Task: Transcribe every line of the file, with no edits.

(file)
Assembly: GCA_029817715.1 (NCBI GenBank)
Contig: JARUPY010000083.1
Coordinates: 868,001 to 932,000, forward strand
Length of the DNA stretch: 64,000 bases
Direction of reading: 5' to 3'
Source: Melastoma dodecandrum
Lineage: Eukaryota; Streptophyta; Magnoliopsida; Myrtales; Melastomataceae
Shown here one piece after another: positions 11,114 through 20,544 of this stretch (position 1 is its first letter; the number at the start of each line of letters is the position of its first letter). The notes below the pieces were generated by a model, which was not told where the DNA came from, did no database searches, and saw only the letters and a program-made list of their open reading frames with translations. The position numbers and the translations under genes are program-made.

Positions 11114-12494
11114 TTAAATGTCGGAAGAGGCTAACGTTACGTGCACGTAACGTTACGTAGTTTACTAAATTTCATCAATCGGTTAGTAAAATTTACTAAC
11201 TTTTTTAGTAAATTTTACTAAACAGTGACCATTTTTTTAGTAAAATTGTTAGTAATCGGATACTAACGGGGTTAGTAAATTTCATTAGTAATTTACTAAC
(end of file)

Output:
Assembly: GCA_029817715.1 (NCBI GenBank)
Contig: JARUPY010000083.1
Coordinates: 868,001 to 932,000, forward strand
Length of the DNA stretch: 64,000 bases
Direction of reading: 5' to 3'
Source: Melastoma dodecandrum
Lineage: Eukaryota; Streptophyta; Magnoliopsida; Myrtales; Melastomataceae
Shown here one piece after another: positions 11,114 through 20,544 of this stretch (position 1 is its first letter; the number at the start of each line of letters is the position of its first letter). The notes below the pieces were generated by a model, which was not told where the DNA came from, did no database searches, and saw only the letters and a program-made list of their open reading frames with translations. The position numbers and the translations under genes are program-made.

Positions 11114-12494
11114 TTAAATGTCGGAAGAGGCTAACGTTACGTGCACGTAACGTTACGTAGTTTACTAAATTTCATCAATCGGTTAGTAAAATTTACTAAC
11201 TTTTTTAGTAAATTTTACTAAACAGTGACCATTTTTTTAGTAAAATTGTTAGTAATCGGATACTAACGGGGTTAGTAAATTTCATTAGTAATTTACTAAC